BMW S1000 XR: A new, improved ADV bike for the street

BMW has released its new S1000 XR adventure touring bike, with a reworked version of the S1000 RR’s engine, as expected.

The new engine has been retuned for the XR application, making 165 hp at 11,000 rpm, and 84 lb-ft of torque at 9,250 rpm. But, although it’s derived from the S1000 RR superbike, it does not have the Shiftcam variable valve timing design.

It has other advantages, though. Gears 4-6 have longer ratios to keep engine noise and rpm down, and ease fuel consumption. There’s also a revised anti-hop clutch, and BMW included engine drag torque control, electronically controlled, to smooth out downshifts and quick snaps of the throttle.

Overall, power delivery is supposed to be more smooth and enjoyable than previous models (this is something every manufacturer says every year, though). It’s all Euro5 compliant as well.

Through clever engineering, BMW has also managed to cut 5 kg of weight off the engine for 2020. Rain, Road, Dynamic and Dynamic Pro riding modes come as standard. Dynamic is obviously a sportier setting, and Dynamic Pro allows the user to configure their own choice of throttle response, engine braking, ABS interference, traction control level, and wheelie control. A six-axis IMU is standard, and provides the brainwork behind these functions.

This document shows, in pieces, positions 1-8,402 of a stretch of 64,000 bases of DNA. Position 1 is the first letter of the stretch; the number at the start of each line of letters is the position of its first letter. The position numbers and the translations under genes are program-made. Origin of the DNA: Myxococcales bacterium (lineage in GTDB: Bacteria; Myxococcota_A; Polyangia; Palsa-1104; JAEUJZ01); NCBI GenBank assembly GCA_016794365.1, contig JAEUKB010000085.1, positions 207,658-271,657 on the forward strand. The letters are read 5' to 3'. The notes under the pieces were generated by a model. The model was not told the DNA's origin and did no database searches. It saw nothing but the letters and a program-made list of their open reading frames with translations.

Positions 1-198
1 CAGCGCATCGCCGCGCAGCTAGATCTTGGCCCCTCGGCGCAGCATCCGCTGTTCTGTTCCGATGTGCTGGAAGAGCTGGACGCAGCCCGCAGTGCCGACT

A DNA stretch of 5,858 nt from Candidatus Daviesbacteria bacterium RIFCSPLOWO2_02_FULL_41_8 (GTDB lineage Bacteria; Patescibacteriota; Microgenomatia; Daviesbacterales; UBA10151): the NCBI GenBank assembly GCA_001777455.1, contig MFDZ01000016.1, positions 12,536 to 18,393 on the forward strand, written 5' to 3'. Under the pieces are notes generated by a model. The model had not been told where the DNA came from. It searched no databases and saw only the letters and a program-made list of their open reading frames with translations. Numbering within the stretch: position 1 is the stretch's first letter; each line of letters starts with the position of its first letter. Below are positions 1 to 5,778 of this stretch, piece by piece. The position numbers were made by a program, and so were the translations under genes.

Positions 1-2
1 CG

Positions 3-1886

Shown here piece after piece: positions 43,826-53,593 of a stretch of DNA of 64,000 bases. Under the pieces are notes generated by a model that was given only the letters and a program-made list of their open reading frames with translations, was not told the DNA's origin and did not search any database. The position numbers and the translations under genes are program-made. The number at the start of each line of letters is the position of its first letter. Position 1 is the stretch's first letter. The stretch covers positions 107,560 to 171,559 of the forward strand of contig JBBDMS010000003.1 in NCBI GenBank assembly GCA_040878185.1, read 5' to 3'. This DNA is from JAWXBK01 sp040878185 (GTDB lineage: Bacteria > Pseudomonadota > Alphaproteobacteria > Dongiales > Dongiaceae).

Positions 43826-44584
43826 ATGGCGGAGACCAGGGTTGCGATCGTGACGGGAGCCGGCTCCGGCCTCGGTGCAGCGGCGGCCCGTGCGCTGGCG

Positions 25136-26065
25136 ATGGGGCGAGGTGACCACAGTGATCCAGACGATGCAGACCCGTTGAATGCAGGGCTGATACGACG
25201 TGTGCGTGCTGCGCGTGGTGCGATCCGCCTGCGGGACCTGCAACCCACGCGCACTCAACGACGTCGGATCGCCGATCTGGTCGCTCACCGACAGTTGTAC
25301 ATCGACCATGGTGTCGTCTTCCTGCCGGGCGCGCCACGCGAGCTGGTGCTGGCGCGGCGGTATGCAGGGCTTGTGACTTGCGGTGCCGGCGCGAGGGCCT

Of course, the S1000 XR also comes with other electronic safety measures such as hill start assistance, stability control, leaning-sensitive ABS and traction control functions and a 6.5-inch TFT screen (Bluetooth compatible). The TFT screen can be configured to deliver standard in-flight information, or customized to show things like lean angle and the level of braking and traction control employed.

LED lighting is standard (including a cornering-enabled headlight as optional), and the tech theme carries over to the suspension department. Electronic suspension adjustment is standard, and there’s an optional Pro mode that allows the rider to select between a couple of damping modes, while providing automatic load compensation.

The S1000 XR also lost some weight in the frame and swingarm, with new double-sided swingarm reducing unsprung mass. This was partly enabled by making the engine carry more of the chassis load, allowing BMW to reduce the frame’s bulk elsewhere.

Overall, the bike is down an impressive 10 kg, to 226 kg.

Cruise control is optional, as is an up/down quickshifter. As you’d expect, BMW will have a wide range of accessories available for this machine, including panniers, topbox, and all sorts of other practical add-ons.

According to BMW,  the updated S1000XR will be on sale in Canada in Q2 of 2020, with an MSRP of $19,750.

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